Sisters' community-supported agriculture farms allow congregations to live out their values. They also model a just transition toward a more eco-friendly approach to producing and sharing food and providing alternative to mass-produced, profit-driven corporations.
As tens of millions more people are at risk of acute hunger because of the global coronavirus pandemic, Catholic Relief Services is embarking on a campaign to raise awareness, advocate and raise funds to head off the brewing crisis.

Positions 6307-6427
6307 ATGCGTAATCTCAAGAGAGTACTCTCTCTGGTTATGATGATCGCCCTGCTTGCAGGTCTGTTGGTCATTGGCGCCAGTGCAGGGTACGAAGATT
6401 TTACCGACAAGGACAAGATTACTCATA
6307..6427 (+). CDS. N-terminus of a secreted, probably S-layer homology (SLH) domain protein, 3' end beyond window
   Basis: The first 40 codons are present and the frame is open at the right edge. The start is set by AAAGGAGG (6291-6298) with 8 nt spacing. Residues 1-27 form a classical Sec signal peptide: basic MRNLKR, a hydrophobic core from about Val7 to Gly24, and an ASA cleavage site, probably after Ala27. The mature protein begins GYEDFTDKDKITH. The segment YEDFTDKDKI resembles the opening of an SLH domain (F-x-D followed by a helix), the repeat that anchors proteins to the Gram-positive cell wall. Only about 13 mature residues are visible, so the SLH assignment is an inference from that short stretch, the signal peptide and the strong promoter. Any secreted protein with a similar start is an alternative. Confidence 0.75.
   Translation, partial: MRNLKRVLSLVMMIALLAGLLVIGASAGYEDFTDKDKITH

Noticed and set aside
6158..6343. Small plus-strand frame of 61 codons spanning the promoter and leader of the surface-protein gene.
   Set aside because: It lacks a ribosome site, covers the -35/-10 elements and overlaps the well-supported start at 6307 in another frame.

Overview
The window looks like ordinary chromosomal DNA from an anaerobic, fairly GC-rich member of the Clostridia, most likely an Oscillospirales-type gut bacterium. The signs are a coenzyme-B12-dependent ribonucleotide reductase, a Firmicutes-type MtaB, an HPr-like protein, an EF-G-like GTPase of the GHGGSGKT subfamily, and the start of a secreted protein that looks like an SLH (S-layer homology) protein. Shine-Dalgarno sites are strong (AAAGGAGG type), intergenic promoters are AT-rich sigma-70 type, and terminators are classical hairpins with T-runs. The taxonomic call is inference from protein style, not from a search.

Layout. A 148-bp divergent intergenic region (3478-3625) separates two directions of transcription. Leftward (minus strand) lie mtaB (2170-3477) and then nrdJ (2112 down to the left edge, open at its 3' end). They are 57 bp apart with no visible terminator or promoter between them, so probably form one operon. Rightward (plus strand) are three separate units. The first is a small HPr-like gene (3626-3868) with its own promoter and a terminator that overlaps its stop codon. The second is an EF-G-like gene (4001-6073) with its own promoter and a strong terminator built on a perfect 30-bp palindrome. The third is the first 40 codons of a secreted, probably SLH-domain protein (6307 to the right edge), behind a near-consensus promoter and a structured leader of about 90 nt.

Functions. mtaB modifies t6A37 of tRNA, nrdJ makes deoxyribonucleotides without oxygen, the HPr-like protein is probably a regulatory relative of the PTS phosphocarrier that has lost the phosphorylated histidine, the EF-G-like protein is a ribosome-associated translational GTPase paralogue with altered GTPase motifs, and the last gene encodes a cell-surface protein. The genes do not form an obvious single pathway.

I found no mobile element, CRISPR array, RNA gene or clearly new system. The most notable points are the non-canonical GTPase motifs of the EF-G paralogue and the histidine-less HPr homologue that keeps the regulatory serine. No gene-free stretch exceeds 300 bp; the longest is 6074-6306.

With the COVID-19 pandemic posing the potential to become the worst humanitarian crisis since World War II, millions already faced the specter of starvation, say United Nations leaders, humanitarian officials and Catholic sisters.
Sisters in African countries are using their own money in some cases to provide food for people whose livelihood has vanished during coronavirus lockdowns. They are doing outreach, making masks and hand sanitizer to give away to people who used to earn — and live on — about a dollar a day.